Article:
Malwarebytes sees signs of possible Trojan-based blackmail

Security software vendor sees significant growth in malware-based cryptomining

The stage may be being set for a significant campaign of malware-facilitated blackmail, according to the regional head of Malwarebytes.

At the moment it’s only internal conjecture by the security software vendor’s research team — but Jim Cook, Malwarebytes regional director of Australia and New Zealand, says it’s considered a possible explanation for a rise in Trojans the company has witnessed.

Ransomware gathered a lion’s share of information security-headlines in 2017 thanks to high-profile attacks such as WannaCry and NotPetya. However, encrypting files and demanding a ransom for the key to decrypt them has not proven to be particularly lucrative for criminals, Cook said.

As a result, new money-making ventures look set to become significantly more popular than ransomware.

“We’ve seen a sharp rise in the amount of Trojans, particularly in Australia,” Cook said. “Trojans sit on a machine and then exfiltrate information – so it may be more targeted,” he added.

One potential explanation for the rise in Trojans is that instead of the ransomware approach of denying an individual access to their files, criminals are instead looking at threatening to make private information, public — “We’ve got your browsing history here – do you want me to publish it?”

“It’s not an automated process; there’s an element of human interaction,” Cook said. “We believe that’s something we’re going to see more of – because if they can’t hold it to ransom they can still steal it and use it.”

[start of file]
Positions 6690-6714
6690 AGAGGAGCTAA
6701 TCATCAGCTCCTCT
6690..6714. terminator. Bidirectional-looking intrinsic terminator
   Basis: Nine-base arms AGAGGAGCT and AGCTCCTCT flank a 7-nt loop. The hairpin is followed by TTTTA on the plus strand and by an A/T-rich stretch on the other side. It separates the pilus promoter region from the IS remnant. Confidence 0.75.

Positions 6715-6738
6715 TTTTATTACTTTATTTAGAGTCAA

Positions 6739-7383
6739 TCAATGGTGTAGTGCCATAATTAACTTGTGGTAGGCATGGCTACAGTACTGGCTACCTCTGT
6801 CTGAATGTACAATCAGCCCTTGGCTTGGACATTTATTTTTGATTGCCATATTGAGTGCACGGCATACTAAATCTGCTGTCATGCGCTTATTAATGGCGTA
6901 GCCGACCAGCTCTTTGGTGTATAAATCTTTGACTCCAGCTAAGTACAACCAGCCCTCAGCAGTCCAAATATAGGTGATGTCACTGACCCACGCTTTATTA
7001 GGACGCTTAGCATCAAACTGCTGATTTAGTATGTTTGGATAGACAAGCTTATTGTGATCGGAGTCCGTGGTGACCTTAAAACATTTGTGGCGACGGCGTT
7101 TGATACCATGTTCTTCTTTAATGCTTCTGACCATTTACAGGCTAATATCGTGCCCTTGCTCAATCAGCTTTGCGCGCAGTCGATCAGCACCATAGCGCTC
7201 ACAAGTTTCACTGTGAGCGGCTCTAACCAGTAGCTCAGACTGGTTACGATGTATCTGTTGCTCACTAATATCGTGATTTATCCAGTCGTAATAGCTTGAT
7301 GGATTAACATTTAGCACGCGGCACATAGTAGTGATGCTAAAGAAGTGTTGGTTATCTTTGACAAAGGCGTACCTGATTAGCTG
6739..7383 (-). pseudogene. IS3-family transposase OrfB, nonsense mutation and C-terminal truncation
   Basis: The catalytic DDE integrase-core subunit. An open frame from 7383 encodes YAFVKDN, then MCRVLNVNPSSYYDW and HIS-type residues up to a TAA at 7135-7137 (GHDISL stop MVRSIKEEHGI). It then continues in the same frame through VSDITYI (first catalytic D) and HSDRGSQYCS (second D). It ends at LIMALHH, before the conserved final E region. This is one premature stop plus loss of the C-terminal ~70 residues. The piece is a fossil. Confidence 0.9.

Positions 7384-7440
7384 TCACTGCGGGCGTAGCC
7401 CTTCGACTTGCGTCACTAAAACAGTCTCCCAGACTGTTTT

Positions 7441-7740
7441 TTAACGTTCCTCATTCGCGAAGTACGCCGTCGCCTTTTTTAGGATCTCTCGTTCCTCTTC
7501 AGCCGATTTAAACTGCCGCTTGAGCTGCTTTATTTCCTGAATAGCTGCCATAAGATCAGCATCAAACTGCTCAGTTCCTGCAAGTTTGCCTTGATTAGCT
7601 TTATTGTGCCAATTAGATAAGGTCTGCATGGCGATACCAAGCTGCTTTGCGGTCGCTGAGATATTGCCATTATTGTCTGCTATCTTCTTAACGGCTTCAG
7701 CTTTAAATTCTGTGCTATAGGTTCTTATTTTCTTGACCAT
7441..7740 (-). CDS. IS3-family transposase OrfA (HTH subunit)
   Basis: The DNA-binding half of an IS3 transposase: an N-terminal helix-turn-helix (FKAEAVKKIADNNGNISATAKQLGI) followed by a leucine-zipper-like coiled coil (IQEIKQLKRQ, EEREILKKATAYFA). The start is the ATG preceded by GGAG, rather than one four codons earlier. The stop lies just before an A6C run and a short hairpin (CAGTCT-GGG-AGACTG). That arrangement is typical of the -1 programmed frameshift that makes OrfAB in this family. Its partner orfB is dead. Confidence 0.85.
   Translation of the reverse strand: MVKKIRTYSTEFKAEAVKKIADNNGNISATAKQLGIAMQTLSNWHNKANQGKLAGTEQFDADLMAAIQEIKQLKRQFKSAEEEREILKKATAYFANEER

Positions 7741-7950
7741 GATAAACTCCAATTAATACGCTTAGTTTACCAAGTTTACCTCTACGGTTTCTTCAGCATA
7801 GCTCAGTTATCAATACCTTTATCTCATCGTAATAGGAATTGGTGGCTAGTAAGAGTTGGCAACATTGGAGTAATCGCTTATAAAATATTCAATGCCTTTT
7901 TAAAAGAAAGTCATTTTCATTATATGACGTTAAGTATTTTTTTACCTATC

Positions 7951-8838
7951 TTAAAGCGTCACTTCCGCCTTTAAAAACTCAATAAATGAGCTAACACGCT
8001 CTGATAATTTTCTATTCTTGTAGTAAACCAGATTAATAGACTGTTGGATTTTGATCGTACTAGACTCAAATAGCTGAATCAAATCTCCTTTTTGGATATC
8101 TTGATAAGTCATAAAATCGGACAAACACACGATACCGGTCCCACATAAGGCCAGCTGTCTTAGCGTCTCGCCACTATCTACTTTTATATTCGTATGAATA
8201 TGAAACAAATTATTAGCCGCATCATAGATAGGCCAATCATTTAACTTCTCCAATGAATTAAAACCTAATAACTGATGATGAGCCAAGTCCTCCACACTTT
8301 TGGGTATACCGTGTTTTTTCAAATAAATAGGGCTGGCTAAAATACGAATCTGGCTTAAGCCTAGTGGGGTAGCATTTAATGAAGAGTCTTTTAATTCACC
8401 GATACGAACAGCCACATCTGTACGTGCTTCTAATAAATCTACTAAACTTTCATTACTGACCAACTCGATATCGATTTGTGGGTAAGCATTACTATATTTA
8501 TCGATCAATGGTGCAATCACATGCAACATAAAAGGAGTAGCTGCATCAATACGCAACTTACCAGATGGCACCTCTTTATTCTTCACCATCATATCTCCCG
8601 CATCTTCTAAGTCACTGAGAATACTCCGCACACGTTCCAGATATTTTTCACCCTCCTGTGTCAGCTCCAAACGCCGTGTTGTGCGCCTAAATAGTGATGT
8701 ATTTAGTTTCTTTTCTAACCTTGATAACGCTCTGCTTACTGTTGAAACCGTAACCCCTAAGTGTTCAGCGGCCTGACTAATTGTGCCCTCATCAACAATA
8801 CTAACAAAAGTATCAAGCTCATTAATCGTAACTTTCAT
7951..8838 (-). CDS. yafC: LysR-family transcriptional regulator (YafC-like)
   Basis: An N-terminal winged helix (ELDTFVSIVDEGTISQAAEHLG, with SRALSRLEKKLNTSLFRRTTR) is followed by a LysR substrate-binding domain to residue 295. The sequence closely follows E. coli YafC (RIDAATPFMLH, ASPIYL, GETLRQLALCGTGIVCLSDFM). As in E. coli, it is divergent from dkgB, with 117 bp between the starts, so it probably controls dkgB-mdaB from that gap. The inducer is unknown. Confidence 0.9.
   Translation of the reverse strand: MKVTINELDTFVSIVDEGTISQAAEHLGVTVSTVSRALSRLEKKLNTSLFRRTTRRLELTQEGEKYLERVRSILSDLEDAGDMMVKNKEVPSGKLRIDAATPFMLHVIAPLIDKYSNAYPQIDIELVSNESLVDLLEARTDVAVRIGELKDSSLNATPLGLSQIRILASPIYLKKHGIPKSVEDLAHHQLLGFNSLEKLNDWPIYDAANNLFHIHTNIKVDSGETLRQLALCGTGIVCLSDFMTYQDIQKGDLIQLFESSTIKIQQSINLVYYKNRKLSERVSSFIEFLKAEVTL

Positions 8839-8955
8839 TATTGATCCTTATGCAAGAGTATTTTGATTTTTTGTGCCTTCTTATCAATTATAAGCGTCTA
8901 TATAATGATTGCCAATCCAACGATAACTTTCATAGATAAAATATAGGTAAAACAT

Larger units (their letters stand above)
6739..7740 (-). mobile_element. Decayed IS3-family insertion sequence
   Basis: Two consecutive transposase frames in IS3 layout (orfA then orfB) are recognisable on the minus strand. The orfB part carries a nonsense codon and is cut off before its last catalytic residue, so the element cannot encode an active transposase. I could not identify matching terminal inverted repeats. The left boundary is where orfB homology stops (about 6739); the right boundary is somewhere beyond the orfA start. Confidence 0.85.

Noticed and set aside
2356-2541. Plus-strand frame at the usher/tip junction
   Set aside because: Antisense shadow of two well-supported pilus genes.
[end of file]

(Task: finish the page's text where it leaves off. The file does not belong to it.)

Cook said one alternative to ransomware that has become increasingly popular is malware-driven cryptomining —using a host machine to quietly mine Bitcoin or some other cryptocurrency.

“We’re seeing a really sharp rise in that – and I think it will be round for a while because it doesn’t have a ‘direct’ effect on the end user,” Cook said. “There’s the opportunity to make billions of dollars just by stealing the CPU cycles and electricity off people.”

In some cases rather than stealthily installing malware containing the mining code on a system, it could be browser-executed code or even a smartphone game.

“Malicious cryptomining has increased dramatically in the last few months, while virtually all other malware is on the decline,” states Malwarebytes’ latest cybercrime tactics and techniques report, which was released today.

“Even though adware retained its position as our number one consumer detection, it did so only by the skin of its teeth, as malware-based cryptomining is now nipping at its heels in the number two spot. In addition, detections of cryptomining malware for businesses increased by 27 percent over last quarter, bringing it up to the second-highest overall threat detection for businesses this quarter.”

However, the report states that, in the Asia Pacific region, Android ransomware was the threat that saw the most growth in the first quarter, increasing 1173 per cent on Q4 2017. Detection of cryptomining malware actually dropped 51 per cent in the region, despite the global increase.

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